“There’s a reason that the Port Authority has long received strong support from both sides of the aisle – the agency has always driven job creation and is poised to play a supportive role in the region’s and the nation’s economic recovery. Our capital plan creates 100,000 good local jobs and leverages more than $10 billion in private money,” said Rick Cotton, Port Authority Executive Director. “We are asking Congress to provide the Port Authority with direct financial assistance to offset its massive revenue losses so we can ensure critically important capital construction projects can move forward.”

The Port Authority is undertaking a series of critical, long-overdue infrastructure projects, some of which are deep into heavy construction. These projects employ, and will employ, tens of thousands of construction workers. And the timely commencement and completion of these projects – assuming that doing so is possible given the financial impact on the Port Authority associated with the coronavirus – will reshape the New York and New Jersey region for a generation to come, drawing on labor and supplies from across the region and beyond.

Without federal assistance, the Port Authority will be forced to reconsider its 10-year capital plan which includes the following critical projects:

  • LaGuardia Airport Redevelopment
  • Newark Airport Terminal One Replacement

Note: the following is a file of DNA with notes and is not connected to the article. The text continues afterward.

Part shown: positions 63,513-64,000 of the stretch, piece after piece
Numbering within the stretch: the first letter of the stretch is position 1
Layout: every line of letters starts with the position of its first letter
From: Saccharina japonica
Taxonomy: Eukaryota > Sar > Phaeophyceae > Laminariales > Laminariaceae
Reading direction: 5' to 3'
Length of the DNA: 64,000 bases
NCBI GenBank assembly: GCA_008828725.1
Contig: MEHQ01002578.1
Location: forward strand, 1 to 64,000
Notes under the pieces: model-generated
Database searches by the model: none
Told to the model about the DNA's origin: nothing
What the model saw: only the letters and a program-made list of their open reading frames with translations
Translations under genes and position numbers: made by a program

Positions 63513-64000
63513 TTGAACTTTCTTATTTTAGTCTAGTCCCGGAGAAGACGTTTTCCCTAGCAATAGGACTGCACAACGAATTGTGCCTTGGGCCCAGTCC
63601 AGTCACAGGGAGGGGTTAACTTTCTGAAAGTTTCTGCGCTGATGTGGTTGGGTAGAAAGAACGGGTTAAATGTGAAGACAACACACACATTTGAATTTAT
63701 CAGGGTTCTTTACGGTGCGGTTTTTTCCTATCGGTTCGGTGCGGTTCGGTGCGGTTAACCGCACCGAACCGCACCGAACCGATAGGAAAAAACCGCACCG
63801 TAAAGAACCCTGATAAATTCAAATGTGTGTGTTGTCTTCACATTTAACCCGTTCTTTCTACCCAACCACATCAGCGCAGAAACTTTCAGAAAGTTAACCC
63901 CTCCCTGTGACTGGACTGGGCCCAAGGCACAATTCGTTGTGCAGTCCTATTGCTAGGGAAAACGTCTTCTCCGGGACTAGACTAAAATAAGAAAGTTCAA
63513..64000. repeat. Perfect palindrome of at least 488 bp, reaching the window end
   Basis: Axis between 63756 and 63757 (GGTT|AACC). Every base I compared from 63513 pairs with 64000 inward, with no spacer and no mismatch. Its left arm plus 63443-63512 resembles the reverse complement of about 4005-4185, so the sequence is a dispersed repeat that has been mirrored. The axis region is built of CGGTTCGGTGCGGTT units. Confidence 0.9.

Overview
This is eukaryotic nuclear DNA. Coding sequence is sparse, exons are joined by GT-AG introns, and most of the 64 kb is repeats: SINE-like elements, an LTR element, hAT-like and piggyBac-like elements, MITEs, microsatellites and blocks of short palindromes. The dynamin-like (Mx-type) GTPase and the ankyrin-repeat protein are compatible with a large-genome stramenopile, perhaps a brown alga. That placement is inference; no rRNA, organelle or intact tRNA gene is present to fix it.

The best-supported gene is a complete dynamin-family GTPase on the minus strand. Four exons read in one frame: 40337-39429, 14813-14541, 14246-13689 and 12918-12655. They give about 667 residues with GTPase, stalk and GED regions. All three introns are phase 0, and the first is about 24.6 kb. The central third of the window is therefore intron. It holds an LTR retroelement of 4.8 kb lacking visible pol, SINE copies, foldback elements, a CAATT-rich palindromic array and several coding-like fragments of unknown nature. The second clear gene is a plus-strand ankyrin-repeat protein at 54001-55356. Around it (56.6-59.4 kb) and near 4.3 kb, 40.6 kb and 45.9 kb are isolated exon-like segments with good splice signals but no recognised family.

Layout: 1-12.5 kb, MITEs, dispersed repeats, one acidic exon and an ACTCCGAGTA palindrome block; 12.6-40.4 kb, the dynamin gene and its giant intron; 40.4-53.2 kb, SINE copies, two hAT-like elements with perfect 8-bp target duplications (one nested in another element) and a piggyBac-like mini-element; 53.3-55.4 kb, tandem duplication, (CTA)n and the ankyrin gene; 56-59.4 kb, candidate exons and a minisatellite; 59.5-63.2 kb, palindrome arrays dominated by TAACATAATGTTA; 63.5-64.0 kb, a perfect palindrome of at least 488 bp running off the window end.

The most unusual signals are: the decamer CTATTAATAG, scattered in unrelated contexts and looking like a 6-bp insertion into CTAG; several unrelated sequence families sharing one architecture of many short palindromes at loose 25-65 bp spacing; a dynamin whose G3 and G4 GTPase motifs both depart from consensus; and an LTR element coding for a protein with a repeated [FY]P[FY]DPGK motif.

• John F. Kennedy Airport Redevelopment
  • AirTrain LaGuardia
  • AirTrain Newark
  • Replacement of the Port Authority Bus Terminal
  • Complete rehabilitation of the George Washington Bridge
  • PATH Extension to Newark Airport
  • PATH Capacity Expansion with New, Longer Trains
  • Cashless Tolling at Hudson River Crossings

    Throughout the coronavirus crisis, the Port Authority has kept all of its facilities open and operating to get necessary food, fuel, and medical supplies into the region and to get essential workers safely to their jobs and back home. But the drop in activity at those facilities is staggering.

    Over the course of the crisis, airport traffic has fallen over 90 percent; PATH commuter rail ridership has dropped over 90 percent; bridge and tunnel traffic has declined significantly. This collapse in traveler volume continues to produce enormous revenue declines for the agency, with current estimates showing the Port Authority will have a reduction in revenue of approximately $3 billion due to the coronavirus crisis. The outlook for the aviation sector has worsened in recent weeks given the explosion of cases across the country and the impact on air travel.

    The Port Authority is financially self-supporting. It does not rely on state or local government funds. It has no power to tax. The Port Authority relies on revenue generated by businesses and customers who chose to use its facilities and rent paid by businesses that want to operate out of the agency’s airports or seaports or bus terminals.

    The Port Authority does not generally seek federal assistance. The agency is a stranger to the annual federal appropriations process. It is financially independent and is built to stand on its own two feet. Throughout its recent history, the Port Authority has only sought emergency federal assistance twice – after the 9/11 terrorist attacks and after Superstorm Sandy.